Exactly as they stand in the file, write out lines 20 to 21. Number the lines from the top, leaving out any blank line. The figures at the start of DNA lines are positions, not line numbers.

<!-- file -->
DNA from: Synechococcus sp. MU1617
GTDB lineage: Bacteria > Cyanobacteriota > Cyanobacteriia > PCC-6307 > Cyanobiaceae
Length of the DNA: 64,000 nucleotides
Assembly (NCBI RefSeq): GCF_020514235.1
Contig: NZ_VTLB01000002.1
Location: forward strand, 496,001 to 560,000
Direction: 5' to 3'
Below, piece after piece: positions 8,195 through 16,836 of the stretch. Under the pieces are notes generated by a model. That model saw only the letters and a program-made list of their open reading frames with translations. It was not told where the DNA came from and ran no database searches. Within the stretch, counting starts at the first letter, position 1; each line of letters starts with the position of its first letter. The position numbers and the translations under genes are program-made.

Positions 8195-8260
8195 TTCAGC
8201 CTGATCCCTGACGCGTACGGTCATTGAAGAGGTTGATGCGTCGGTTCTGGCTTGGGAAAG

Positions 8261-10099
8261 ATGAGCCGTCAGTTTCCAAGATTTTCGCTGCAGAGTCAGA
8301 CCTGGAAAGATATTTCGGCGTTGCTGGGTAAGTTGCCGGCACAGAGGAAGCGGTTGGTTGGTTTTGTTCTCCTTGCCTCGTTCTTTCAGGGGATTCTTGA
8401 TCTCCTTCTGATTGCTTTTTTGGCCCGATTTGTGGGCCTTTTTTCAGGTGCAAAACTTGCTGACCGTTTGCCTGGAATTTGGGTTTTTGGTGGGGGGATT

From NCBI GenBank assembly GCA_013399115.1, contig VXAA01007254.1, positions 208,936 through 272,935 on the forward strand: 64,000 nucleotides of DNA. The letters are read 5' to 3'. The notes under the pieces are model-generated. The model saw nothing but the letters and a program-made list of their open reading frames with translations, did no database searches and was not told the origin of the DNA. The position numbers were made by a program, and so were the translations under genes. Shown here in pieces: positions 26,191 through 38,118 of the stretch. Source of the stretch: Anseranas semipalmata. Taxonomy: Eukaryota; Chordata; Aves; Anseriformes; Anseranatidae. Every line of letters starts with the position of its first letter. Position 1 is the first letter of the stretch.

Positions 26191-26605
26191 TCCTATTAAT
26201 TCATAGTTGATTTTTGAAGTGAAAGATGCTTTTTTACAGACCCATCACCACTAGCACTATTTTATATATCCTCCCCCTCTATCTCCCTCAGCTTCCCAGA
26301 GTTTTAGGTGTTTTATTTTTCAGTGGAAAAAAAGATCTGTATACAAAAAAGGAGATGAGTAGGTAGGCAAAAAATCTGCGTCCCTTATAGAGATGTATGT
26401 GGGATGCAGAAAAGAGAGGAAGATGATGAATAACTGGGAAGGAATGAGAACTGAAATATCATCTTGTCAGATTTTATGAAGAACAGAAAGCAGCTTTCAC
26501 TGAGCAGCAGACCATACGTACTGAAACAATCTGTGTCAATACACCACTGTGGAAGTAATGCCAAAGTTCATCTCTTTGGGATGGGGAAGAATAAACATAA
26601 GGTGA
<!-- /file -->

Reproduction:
26301 GTTTTAGGTGTTTTATTTTTCAGTGGAAAAAAAGATCTGTATACAAAAAAGGAGATGAGTAGGTAGGCAAAAAATCTGCGTCCCTTATAGAGATGTATGT
26401 GGGATGCAGAAAAGAGAGGAAGATGATGAATAACTGGGAAGGAATGAGAACTGAAATATCATCTTGTCAGATTTTATGAAGAACAGAAAGCAGCTTTCAC